New Delhi: Gay rights in India could take an unprecedented turn as the Supreme Court holds an open court hearing on 2 February to reconsider its 2013 judgment criminalizing homosexuality.

On 11 December 2013, the court overturned a Delhi high court verdict that had set aside a 1860 law that criminalized consensual sex among homosexual adults.

The court will hear a curative petition filed by Naz Foundation Trust, the non-governmental organization (NGO) that filed a lawsuit in the Delhi high court in 2001. In 2009, the high court had ruled that Section 377 of the Indian Penal Code (IPC), which prohibits “carnal intercourse against the order of nature with any man, woman or animal", was unconstitutional.

The curative petition filed before the top court, a copy of which Mint has reviewed, argues that the court has incorrectly held that a “minuscule fraction of population cannot claim fundamental rights". The petition has also alleged an issue bias by the court against the LGBT community through its references such as “the so-called rights of LGBT persons" in its 2013 judgment.

“This case is not only about certain sexual acts engaged in between a man and a man but pertains to the core constitutional values of equality, dignity, freedom and respect for diversity and inclusivity that underpin the idea of India. It is about the right to be who one is and be able to be true to oneself and to live with dignity, equality and without discrimination. It is about the right not to be criminalised for expressing one’s sexual personality," the petition argues.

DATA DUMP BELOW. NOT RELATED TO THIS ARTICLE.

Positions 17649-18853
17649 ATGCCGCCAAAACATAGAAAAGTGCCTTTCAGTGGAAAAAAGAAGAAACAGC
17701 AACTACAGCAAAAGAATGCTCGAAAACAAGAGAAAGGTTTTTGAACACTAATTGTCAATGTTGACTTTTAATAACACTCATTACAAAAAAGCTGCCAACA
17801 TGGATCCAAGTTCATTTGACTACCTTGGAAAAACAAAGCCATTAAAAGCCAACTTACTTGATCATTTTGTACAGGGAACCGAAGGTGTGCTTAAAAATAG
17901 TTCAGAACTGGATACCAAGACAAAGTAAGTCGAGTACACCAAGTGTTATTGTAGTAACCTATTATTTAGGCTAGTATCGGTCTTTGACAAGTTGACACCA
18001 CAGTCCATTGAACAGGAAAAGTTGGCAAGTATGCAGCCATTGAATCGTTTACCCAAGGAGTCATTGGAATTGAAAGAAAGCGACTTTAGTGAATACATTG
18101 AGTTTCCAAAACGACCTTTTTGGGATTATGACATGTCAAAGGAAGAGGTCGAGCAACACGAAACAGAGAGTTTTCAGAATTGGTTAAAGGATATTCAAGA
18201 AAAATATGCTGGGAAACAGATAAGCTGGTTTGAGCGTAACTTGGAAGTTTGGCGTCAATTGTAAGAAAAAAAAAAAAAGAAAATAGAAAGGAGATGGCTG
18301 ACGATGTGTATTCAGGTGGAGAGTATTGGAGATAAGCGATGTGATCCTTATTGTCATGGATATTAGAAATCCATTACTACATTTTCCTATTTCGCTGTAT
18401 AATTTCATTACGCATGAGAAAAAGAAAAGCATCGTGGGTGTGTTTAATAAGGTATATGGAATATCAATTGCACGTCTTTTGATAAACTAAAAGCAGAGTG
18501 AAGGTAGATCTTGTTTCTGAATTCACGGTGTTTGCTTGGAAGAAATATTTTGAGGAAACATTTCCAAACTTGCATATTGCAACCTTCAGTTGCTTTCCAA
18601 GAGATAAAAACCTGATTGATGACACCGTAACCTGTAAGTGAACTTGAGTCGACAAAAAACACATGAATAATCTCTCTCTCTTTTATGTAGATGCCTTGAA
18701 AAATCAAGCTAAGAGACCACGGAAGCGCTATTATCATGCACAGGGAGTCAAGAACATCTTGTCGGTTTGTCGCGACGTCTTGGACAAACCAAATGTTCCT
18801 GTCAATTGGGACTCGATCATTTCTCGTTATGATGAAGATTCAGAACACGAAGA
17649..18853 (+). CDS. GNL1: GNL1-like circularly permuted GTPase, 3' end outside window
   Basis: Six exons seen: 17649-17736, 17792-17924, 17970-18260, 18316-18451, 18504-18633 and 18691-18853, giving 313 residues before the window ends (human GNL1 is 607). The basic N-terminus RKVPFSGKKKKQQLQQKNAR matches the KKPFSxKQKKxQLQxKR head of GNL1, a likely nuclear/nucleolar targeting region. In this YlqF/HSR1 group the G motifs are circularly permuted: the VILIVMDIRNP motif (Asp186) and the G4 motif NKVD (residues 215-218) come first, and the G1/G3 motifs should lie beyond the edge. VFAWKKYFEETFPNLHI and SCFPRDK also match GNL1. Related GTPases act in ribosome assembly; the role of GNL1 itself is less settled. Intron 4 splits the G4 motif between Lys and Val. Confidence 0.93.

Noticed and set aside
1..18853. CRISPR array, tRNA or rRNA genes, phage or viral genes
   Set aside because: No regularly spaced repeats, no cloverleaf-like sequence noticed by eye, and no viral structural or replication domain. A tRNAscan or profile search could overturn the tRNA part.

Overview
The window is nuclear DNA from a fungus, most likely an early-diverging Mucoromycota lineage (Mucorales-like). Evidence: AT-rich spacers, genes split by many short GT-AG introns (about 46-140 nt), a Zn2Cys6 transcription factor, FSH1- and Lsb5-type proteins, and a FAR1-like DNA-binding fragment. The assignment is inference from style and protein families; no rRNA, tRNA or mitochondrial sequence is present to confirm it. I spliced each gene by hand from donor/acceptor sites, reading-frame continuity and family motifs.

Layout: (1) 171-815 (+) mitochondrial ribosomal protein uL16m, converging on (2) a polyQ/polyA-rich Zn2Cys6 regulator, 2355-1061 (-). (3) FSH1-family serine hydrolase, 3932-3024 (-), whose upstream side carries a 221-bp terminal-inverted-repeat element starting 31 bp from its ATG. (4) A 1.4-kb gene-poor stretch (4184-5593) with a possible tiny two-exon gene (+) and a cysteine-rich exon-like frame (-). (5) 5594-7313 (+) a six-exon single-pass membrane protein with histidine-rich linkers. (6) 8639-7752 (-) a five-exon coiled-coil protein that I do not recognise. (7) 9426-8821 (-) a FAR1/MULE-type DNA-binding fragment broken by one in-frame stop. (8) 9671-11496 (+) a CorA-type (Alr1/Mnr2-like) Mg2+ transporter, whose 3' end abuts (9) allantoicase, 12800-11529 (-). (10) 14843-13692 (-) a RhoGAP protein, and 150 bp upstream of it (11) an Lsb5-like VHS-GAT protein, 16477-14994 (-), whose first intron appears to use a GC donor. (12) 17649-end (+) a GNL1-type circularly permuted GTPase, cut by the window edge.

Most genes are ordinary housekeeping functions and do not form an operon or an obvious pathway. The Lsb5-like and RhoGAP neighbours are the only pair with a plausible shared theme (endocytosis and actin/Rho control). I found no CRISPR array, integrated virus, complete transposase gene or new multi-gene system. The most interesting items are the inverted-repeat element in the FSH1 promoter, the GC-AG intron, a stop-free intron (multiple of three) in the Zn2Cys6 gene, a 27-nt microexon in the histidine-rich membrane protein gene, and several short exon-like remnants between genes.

Three senior most judges of the Supreme Court comprising chief justice T.S. Thakur, justices Anil R. Dave and J.S. Khehar will perhaps bring a sense of finality to the issue till the government decides to bring about a legislation.

Time line

2001: The Delhi high court takes up case filed by Naz Foundation, an NGO, challenging the constitutional validity of Section 377 of the IPC.

2004: The high court initially dismissed the petition saying that the NGO is not an aggrieved party.

2006: The high court’s dismissal is set aside by the SC and is remanded back to consideration by the high court.

2009: The Delhi high court holds that Section 377 of IPC, insofar it criminalizes consensual sexual acts of adults in private, is unconstitutional. The landmark verdict is immediately challenged before the Supreme Court.

2013: The Supreme Court overturns the Delhi high court verdict that set aside law that criminalized consensual sex among homosexual adults.

2014: The Supreme Court dismisses review petition in a chamber hearing. Naz Foundation files curative writ petition, the last legal remedy available.

2016: The Supreme Court to hold hearing of curative writ.